10 Things I Wish Someone Had Told Me About Sex When I Was 15. ~ Ruth L. Schwartz

Via Ruth L. Schwartz
on Apr 17, 2014
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If your sex education was typical, you probably grew up hearing about “the birds and the bees” or the stork that brought you.

And if you were really lucky, perhaps you had parents who held their breath and sputtered something about penises and vaginas and sperm and eggs in a five minute sex education fiasco that pretty much guaranteed none of you would ever broach the topic again!

Maybe you got a clinical sex education film or slideshow in eight grade science class or, if you grew up in the 90s or later, even some well-meaning health educator who showed you how to put a condom on a cucumber. But none of these things constitutes the kind of sex education we need—the kind that helps us know how to have the rich, deep, healthy sex lives we all long for!

Starting at around age 15, I got my sex education from lurking in bookstores after school.

I learned from one book how to masturbate with a dripping bathtub faucet (what a revelation!) and pored over other books to try to figure out how to please my partners (yes, I was an early bloomer).

It didn’t take me too long to learn about all the different tabs that could get inserted into all the different slots or about the pregnancies or STDs that could result. But frankly, all of this sex education was missing the biggest piece I needed: the piece that could help me come to understand and accept myself as a sexual person and then embark on the adventure of figuring out what I most wanted and needed from the wide world of sex.

In a way, women have it easy. There are always men around who are willing to further our sex education—for their own end, of course! But even having sex with many people, both men and women, didn’t give me the kind of sex education I most longed for—the kind I’ve had to cobble together for myself over the decades.

The truth is, the kind of sex education a woman needs can never really be given to us by any outside person or source, because what we really need is to take ownership of our own experience and desires! Still, some outside sources might have pointed me in the right direction.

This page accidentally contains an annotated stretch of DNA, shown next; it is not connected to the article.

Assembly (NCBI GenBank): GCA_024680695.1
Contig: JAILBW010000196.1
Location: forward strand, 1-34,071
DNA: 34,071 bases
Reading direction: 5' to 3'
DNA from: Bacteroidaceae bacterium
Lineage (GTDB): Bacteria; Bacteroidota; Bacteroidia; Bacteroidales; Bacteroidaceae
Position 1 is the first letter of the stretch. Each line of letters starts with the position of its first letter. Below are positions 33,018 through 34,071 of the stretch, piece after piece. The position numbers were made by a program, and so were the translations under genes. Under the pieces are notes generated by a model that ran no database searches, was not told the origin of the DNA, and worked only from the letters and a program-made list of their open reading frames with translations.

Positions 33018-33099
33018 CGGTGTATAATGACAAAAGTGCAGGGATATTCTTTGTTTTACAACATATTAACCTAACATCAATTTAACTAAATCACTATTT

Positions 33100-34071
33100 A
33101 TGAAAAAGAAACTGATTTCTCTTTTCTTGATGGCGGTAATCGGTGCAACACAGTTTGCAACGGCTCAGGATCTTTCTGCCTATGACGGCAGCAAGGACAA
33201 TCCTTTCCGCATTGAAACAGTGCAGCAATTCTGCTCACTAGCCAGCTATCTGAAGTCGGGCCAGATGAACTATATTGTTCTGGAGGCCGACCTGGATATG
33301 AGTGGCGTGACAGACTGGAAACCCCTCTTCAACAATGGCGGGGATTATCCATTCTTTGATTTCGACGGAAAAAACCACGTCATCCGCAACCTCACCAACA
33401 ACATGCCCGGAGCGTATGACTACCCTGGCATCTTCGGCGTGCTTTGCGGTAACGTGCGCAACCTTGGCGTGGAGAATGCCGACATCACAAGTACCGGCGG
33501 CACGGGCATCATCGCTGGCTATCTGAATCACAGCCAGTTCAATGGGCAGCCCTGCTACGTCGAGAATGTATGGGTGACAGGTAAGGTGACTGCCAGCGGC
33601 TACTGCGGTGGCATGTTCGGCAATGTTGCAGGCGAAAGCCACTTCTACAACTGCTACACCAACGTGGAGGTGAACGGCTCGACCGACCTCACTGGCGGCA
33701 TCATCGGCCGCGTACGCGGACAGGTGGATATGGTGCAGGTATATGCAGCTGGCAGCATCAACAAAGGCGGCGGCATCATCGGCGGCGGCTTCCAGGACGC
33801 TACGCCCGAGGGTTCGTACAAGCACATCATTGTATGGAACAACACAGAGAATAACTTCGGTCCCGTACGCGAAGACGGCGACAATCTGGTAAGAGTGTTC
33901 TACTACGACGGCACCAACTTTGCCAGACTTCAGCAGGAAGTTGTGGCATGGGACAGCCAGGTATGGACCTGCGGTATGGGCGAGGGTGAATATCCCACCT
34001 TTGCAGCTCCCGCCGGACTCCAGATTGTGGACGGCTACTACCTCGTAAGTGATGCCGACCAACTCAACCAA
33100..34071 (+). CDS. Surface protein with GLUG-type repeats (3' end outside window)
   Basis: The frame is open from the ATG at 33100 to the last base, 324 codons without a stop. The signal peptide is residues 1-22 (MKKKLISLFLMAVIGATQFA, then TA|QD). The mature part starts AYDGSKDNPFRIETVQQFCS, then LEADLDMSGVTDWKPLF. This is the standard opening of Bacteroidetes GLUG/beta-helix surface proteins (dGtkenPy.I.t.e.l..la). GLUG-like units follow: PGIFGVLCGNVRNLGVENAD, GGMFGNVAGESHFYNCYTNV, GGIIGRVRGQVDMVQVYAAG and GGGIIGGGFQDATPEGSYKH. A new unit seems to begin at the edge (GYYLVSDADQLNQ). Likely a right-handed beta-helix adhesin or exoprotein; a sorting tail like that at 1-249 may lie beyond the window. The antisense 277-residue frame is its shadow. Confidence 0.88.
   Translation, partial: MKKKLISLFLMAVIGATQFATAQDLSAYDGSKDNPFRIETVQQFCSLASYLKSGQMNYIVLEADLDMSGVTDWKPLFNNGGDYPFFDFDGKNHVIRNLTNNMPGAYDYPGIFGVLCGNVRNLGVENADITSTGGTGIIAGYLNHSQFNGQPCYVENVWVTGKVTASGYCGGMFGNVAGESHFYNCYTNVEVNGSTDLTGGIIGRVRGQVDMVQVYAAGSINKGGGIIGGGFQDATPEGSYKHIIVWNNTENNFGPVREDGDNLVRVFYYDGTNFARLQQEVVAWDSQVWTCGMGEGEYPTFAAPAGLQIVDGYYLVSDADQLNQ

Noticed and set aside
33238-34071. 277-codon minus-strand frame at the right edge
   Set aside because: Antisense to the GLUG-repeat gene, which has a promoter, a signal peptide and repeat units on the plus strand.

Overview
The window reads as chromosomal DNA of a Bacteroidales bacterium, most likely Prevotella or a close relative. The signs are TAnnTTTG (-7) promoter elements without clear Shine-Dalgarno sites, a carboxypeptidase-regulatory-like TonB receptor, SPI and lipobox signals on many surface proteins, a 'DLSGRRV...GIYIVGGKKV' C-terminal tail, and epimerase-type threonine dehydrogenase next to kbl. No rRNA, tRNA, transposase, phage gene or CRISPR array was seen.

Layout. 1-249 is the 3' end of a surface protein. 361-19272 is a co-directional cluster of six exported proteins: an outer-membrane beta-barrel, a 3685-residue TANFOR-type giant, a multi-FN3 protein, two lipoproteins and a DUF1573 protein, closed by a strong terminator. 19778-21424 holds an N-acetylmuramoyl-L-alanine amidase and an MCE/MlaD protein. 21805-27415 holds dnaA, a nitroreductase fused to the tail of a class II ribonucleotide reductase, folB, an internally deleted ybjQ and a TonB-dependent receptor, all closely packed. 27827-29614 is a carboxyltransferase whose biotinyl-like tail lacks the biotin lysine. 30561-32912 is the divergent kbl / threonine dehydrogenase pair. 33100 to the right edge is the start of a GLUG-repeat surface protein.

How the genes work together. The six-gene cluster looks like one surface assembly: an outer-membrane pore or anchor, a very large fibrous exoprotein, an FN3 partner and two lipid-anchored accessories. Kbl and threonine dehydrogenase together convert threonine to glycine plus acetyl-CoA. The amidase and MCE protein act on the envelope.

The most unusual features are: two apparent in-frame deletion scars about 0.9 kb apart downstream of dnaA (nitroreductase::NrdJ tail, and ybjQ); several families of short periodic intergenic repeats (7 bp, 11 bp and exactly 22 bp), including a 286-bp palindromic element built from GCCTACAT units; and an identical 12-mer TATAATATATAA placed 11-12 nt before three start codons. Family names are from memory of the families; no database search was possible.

So, what’s the sex education I wish I’d had?

Here are the top 10 things I wish someone had told me when I was 15:

1. Inserting tabs into slots is only the tip of the iceberg!

Sex is a wonderful, challenging mystery. It can and will feel totally different with different people—and with the same person at different times—even if the mechanics involved are exactly the same.

2. Sexual chemistry isn’t love.

It’s a whole ‘nother animal. That’s why we can have great sex with someone we don’t love and lousy sex with someone we do love. It’s worthwhile to see if we can love the person with whom we have great sex—or improve the sex we have with the person we love—but it’s important not to confuse the two.

3. Our body is not a machine.

When we have sex within a relationship, our sexual pleasure will be deeply impacted by the level of trust, safety and connection we feel. If sex starts fading in a relationship, we should not just try some new tricks; instead, we should look more deeply into what may be getting in the way.

4. “Great sex” is not just one thing.

“Great” can mean tear-each-other’s-clothes-off hot or it can mean sweet, slow, gentle, deeply connected lovemaking. It can mean a five minute quickie or several hours spent luxuriously exploring each other’s bodies without ever even touching the genitals.